Three self-regulatory organizations reiterate China’s 2017 stance on crypto amid market volatility

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Three Chinese self-regulatory organizations have published a statement to reiterate the country's stance on crypto businesses.

The National Internet Finance Association of China (NIFA), the China Banking Association (CBA) and the Payment and Clearing Association of China (PCAC) jointly issued a note on Tuesday night China time, telling their member financial and payment institutions not to engage in or provide services to crypto-related businesses.

The three industry bodies are all self-regulatory organizations under the supervision of several Chinese ministries including the People's Bank of China (PBoC) and the China Securities Regulatory Commission. The SROs themselves are not regulatory agencies but are responsible for ensuring their member institutions to follow the regulatory direction of their superior government entities. 

"Financial and payment member institutions shall not provide insurance services that relate to virtual currencies or directly and indirectly offer crypto-related services for their clients, including but not exclusive to: crypto-related trading, custody, lending and settlement; accepting virtual currencies as a payment tool; exchanging virtual currencies with the Renminbi," the statement read.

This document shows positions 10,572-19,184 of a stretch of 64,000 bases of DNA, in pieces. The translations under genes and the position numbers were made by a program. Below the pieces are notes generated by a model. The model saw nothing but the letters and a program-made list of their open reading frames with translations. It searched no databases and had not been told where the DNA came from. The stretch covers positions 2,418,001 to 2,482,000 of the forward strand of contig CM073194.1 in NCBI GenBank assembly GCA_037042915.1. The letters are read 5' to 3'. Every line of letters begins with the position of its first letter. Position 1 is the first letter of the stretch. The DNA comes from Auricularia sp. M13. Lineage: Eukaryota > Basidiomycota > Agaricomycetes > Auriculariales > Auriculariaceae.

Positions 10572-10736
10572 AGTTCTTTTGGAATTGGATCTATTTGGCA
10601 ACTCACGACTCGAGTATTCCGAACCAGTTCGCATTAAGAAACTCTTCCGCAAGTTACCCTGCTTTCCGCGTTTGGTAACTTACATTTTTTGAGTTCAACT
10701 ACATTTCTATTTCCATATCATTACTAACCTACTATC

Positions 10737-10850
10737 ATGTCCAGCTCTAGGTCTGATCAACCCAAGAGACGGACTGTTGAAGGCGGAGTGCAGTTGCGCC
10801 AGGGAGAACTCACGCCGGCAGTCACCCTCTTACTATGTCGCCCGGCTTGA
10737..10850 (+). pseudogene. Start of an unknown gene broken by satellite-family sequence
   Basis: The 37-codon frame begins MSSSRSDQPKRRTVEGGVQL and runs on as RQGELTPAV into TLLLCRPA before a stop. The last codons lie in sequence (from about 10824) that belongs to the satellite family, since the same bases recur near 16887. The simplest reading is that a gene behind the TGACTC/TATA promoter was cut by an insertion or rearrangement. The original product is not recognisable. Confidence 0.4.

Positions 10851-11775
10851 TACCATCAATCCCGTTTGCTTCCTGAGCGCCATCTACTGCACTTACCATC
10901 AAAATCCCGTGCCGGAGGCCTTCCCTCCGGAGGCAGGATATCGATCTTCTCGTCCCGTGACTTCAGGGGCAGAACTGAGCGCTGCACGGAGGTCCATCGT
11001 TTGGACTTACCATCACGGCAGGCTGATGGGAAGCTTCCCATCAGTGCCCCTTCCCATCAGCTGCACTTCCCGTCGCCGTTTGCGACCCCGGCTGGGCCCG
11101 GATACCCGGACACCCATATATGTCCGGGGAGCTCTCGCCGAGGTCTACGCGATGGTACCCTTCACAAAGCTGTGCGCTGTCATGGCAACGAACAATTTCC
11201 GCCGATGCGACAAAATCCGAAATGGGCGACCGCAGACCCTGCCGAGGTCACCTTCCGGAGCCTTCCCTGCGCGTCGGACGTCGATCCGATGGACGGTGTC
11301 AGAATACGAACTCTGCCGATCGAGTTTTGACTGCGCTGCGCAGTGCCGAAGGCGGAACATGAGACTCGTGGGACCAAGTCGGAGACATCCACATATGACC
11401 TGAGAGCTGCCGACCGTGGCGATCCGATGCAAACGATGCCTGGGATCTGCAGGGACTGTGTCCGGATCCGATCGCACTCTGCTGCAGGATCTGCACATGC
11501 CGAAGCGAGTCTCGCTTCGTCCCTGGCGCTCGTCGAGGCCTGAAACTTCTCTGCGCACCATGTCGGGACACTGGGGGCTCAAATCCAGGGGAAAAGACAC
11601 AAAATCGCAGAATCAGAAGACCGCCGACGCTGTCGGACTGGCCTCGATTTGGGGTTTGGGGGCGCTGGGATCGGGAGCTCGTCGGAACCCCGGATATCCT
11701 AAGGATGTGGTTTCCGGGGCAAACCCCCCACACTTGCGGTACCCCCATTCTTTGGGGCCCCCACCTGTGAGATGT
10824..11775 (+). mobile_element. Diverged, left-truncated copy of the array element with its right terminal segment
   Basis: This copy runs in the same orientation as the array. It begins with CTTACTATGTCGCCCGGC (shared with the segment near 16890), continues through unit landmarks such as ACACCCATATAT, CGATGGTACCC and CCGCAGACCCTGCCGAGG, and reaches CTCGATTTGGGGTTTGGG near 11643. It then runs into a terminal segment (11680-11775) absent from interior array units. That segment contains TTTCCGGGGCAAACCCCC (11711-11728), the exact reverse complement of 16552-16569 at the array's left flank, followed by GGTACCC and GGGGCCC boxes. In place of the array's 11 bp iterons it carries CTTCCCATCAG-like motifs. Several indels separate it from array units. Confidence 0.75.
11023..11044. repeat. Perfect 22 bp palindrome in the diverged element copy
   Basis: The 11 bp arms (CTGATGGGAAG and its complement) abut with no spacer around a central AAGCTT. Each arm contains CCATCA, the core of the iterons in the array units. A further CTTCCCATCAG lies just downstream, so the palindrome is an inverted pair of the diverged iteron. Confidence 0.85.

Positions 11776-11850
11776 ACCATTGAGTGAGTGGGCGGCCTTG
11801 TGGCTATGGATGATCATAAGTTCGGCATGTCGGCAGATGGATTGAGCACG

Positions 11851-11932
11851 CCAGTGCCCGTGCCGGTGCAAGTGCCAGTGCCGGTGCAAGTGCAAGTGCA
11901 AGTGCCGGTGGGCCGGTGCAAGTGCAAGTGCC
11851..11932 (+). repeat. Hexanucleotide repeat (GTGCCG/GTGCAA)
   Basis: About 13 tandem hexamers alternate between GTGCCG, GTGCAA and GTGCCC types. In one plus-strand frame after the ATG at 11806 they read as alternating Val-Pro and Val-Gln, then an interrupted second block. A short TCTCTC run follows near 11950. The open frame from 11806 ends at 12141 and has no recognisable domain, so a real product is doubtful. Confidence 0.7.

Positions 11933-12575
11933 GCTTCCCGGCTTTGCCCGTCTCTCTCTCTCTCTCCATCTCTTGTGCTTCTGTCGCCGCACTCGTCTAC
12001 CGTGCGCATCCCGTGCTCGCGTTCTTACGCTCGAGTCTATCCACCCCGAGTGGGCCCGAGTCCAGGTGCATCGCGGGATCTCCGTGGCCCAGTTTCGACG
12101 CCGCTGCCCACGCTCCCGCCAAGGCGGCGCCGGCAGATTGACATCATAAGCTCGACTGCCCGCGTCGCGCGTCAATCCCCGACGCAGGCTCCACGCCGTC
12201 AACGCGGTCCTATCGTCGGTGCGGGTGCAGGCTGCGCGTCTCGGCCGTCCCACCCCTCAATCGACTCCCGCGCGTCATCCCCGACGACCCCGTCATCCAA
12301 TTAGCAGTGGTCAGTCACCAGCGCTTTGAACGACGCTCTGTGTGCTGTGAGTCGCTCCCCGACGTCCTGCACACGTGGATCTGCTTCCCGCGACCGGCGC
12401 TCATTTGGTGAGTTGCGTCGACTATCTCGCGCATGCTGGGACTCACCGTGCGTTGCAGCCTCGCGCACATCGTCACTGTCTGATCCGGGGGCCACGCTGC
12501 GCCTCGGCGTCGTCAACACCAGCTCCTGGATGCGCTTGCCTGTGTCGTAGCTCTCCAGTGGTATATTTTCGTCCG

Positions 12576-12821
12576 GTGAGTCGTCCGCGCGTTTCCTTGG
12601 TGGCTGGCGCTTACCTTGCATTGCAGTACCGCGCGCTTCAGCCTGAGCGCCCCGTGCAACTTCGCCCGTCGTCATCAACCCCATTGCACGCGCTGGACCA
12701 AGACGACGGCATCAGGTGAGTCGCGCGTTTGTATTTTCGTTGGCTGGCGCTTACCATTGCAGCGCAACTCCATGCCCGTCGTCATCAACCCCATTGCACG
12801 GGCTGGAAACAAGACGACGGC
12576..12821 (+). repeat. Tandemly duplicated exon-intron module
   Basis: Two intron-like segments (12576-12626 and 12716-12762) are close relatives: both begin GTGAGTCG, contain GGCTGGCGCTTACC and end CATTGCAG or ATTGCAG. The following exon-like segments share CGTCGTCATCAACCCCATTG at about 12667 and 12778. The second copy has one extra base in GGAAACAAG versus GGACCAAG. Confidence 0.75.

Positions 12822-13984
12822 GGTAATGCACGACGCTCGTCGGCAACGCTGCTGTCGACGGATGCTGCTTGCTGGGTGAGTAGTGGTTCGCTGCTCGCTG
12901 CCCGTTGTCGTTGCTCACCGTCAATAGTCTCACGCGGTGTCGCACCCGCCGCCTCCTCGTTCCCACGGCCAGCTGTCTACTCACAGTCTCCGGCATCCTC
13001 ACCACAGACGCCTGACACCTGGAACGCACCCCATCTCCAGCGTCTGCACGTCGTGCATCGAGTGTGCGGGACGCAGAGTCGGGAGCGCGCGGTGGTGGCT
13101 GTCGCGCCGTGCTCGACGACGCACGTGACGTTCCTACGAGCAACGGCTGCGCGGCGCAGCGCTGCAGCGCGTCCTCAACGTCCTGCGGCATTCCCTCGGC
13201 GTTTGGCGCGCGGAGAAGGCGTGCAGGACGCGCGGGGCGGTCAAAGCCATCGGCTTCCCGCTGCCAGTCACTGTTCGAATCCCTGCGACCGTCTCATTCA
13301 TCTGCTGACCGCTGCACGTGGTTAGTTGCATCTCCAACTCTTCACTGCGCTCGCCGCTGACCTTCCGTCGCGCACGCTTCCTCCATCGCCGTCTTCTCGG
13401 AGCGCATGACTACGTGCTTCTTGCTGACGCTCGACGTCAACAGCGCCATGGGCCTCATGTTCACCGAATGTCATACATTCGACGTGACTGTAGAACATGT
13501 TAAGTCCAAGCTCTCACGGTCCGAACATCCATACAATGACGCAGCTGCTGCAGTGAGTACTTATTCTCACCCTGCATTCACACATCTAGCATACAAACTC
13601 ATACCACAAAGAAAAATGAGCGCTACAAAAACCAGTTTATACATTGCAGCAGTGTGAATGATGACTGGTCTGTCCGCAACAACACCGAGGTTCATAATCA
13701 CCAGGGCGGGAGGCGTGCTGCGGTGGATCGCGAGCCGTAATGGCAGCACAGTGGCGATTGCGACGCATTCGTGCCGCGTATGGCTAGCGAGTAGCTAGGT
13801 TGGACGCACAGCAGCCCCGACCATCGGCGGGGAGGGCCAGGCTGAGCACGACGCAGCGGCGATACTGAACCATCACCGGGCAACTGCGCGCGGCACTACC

The statement also directed member internet technology companies not to offer any advertising or promotion services for crypto-related businesses.

The statement was issued under the context of "continuing the execution of the PBoC's notices on preventing the risks of bitcoin and initial coin offerings," which were announced as a notable policy change in China towards the crypto space in 2017.

The 2017 notice prohibited any type of initial coin offering activities and banned Chinese crypto exchanges from offering centralized fiat-to-crypto order books. Since then, Chinese financial institutions have already suspended providing banking services for crypto exchanges as their fiat on- and off-ramp channels. 

In fact, the 2017 ban already had the same requirement where the PBoC said financial institutions and non-banking payment organizations shall not directly or indirectly provide trading, settlement or insurance services for virtual currency businesses or crypto-based fundraising activities.

The Tuesday statement reiterated China's stance towards crypto trading-related activities inside the country amid the recent market volatility, which the SROs deemed as "severely damaging the safety of people's property and disrupting financial stability."

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